Returning to Activity After a Pandemic
By Dubuque Physical Therapy Team
July 7, 2021
(Used with permission from The American Physical Therapy Association, July 2021)
During the COVID-19 pandemic, activity levels dropped for a lot of people. Between stay at
home orders, gym closures and working from home, people became more sedentary. On top of
that, there were shortages of equipment like dumbbells and bicycles, making staying active at
home difficult even if you wanted to.
But this summer, things look different; vaccines are widely available, restrictions are loosening
and people are looking to get active and enjoy the warm weather. That’s all good news, but if
you had a long break from activity, your body might not be ready to jump right back in. Here
are a few tips to help you get more active without getting hurt:
● If you’re a runner, think about a walk to run program
● If you’re a weight lifter, start with lighter weights and less reps.
● Whatever your activity of choice is, start with short periods of activity and gradually
work your way back up.
Warming up gets your heart and lungs ramped up and prepares your muscles and tendons for
the increase in activity about to come. Include some light cardio like jogging, calisthenics, or
cycling, followed by active stretching like butt kicks, high knees, or yoga.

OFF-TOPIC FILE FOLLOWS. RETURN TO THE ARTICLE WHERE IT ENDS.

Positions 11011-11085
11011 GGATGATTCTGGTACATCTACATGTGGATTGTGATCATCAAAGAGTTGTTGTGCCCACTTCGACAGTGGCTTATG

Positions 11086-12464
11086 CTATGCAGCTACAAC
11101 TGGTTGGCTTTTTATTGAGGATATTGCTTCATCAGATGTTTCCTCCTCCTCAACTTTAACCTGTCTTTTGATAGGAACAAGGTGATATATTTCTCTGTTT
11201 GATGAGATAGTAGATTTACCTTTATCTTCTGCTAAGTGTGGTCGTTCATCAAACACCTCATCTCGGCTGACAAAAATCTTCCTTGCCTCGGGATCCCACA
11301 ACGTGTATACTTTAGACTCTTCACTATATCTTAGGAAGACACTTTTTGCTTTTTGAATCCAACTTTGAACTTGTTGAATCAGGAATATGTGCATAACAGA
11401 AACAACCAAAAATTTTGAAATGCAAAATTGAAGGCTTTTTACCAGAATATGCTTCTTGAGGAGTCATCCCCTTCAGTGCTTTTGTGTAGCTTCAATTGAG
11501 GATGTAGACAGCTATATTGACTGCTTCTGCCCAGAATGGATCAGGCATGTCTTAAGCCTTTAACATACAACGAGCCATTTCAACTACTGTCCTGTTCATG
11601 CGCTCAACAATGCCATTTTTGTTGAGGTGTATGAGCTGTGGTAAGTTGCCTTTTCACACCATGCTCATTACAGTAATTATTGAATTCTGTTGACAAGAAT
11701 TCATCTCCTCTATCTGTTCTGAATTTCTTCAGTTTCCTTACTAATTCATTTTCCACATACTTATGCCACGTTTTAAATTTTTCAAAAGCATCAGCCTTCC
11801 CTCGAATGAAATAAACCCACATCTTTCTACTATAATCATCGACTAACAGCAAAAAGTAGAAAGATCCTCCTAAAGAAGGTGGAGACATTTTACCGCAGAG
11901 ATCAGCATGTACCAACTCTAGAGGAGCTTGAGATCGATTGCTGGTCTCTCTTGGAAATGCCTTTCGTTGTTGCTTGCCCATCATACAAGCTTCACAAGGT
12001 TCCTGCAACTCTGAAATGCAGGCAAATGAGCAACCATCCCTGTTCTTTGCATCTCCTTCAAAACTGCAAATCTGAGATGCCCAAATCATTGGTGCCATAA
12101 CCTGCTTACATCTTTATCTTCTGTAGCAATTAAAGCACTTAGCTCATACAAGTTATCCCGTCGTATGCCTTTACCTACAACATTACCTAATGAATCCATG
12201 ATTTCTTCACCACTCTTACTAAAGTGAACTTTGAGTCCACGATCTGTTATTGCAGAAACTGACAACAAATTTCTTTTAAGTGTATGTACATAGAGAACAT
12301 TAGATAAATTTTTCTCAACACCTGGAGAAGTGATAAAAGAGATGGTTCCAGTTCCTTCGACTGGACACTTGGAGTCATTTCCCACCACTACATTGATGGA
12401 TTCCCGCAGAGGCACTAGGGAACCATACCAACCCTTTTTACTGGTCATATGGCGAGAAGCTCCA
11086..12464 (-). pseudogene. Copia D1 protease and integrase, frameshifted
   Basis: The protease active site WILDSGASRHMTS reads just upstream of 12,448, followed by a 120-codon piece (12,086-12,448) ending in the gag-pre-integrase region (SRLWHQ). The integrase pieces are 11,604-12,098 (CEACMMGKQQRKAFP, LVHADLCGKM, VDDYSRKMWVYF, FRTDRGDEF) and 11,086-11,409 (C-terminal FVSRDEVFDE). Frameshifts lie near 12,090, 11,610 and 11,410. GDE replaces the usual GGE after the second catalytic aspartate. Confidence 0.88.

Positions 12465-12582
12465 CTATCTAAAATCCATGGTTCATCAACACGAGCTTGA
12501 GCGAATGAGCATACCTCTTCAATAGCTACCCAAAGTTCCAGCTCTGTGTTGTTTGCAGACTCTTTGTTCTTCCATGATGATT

Cooling down transitions your body back to a lower state of stress – it brings your heart rate and
breathing down, decreases blood flow to your muscles and back to places like your digestive
system, and helps you relax. It’s also a great place for static stretches if you need some work on
Rest days let your body recover and keep you from getting burned out. Not enough exercise
isn’t good for you, but too much of a good thing can cause problems too.
Some soreness for a few days after activity is normal, especially if you’ve had a long break. But
there are a few common issues to watch out for as you return to activity:
● Swelling or bruising
● Joint pain, especially in the knees or shoulders
● Foot pain, which could be a sign of plantar fasciitis
● Muscle strains – particularly common in the hamstrings
● Sprains – most common in the ankle
Any of these issues justifies a call to your physical therapist. Getting checked out early can
prevent an injury that derails your attempt to return to activity. PTs see all of the issues just
mentioned on a regular basis and can help safely guide you back into a more active lifestyle.